Spring 2019 HC 223H: All too Human: Existentialist Literature

Professor: Caroline Lundquist

4.00 credits

• CRN 32512: Monday & Wednesday, 10:00 - 11:20 @ CHA 201
• CRN 32513: Monday & Wednesday, 12:00 - 13:20 @ CHA 201

As Blaise Pascal once wrote, “Man is but a reed…but he is a thinking reed.” Following Pascal, we might broadly define human beings as the natural beings who feel compelled to think about their own existence. One consequence of this innately human drive to think is the impulse to search for meaning in our existence. But, as Albert Camus pointed out, there is no “why” in nature; meaning does not grow on trees. Read more


Spring 2019 HC 223H: Artificial Births in Speculative Fiction from Frankenstein to the Present

Professor: Elizabeth Raisanen

4.00 credits

• CRN 32514: Wednesday & Friday, 12:00 - 13:20 @ CHA 202

Ever since the 1818 publication of Mary Shelley’s Frankenstein, artificial births have been a recurring plot point in many works of speculative fiction. Heralded by many as the first science fiction novel, Frankenstein explores a world in which new life is artificially created by a technological rather than a natural process, a theme that subsequent authors have engaged with in order to call into question the very categories of the “natural” and the “artificial” when it comes to reproduction. Read more


Spring 2019 HC 223H: Philosophy of Science Fiction in Film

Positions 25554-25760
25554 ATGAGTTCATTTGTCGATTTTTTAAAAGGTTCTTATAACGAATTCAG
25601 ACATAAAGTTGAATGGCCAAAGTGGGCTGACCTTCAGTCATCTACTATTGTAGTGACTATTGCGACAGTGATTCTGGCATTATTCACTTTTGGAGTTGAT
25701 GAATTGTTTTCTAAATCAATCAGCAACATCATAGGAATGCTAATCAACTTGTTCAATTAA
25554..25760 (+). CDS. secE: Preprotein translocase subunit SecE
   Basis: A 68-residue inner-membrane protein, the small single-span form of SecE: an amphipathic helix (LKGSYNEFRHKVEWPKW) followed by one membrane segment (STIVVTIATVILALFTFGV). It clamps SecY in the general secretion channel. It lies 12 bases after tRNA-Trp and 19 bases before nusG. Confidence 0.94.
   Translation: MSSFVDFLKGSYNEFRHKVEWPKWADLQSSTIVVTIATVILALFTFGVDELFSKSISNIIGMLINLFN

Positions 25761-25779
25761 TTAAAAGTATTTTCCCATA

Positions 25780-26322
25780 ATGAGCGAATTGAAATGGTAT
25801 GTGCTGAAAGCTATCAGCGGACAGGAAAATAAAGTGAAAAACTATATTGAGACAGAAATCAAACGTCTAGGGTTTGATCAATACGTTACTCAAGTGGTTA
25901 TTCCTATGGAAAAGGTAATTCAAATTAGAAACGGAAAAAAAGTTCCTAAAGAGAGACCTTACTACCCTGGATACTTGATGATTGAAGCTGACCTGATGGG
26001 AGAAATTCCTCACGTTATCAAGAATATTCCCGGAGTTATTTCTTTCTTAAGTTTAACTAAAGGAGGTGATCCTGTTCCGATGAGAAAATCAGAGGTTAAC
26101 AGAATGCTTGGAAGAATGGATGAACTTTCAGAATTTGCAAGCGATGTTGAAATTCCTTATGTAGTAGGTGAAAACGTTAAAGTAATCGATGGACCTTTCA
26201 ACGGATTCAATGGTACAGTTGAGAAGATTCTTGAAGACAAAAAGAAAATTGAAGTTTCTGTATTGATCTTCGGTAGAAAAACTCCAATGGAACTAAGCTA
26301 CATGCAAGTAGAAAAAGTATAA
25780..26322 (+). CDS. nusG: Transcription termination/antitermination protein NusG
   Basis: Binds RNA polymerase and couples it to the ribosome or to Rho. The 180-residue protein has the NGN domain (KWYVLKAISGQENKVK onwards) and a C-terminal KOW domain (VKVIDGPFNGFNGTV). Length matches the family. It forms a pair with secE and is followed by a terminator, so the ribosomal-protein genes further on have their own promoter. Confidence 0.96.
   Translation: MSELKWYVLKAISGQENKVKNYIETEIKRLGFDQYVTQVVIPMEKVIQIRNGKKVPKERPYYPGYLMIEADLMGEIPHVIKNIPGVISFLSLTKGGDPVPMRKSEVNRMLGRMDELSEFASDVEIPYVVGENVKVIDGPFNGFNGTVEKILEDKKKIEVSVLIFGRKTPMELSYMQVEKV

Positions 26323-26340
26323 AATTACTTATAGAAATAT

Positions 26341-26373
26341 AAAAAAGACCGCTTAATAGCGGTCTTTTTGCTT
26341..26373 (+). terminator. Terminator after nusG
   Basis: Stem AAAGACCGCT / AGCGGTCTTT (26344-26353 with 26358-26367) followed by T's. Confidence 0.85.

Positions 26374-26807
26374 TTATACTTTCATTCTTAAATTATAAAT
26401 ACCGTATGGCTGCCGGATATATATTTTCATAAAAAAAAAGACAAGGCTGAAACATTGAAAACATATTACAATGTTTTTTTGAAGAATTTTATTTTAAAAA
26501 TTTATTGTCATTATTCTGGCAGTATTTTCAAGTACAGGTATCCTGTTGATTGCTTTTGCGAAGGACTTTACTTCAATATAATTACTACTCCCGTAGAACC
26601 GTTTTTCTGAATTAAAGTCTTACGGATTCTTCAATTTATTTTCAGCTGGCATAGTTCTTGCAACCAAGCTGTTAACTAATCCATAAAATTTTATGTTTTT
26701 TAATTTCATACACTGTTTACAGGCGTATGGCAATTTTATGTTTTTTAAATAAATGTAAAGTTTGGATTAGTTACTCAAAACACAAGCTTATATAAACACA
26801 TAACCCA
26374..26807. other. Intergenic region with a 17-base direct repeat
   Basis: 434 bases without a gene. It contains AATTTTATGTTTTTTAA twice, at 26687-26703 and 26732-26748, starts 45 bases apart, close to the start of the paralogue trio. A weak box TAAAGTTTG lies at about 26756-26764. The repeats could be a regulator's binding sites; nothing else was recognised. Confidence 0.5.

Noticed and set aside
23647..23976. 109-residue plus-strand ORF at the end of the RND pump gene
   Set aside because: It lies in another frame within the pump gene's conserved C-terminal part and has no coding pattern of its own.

Professor: Steven Brence

4.00 credits

CRN 32515: Monday & Wednesday, 16:00 - 17:50 @ CHA 301

What is it to be a human being? Does technology enhance humanity (us, that which makes us human, or both) or threaten it? Could technology become human, combine with it, or even replace it? What do current or emerging trends, if extended into the future, mean? Are we on a path to transformation? Extinction? Read more


Spring 2019 HC 233H: American Prisons

Professor: Tim Williams

4.00 credits

• CRN 32517: Tuesday & Thursday, 10:00 - 11:20 @ CHA 201

In this course students will learn and develop basic research skills as they write an original research paper in the discipline of history. The course is structured in a way that leads students along the typical research trail while simultaneously discussing approaches to research related to the course theme. Read more


Spring 2019 HC 233H: Comparative History: A Dialogic Approach to Historical Research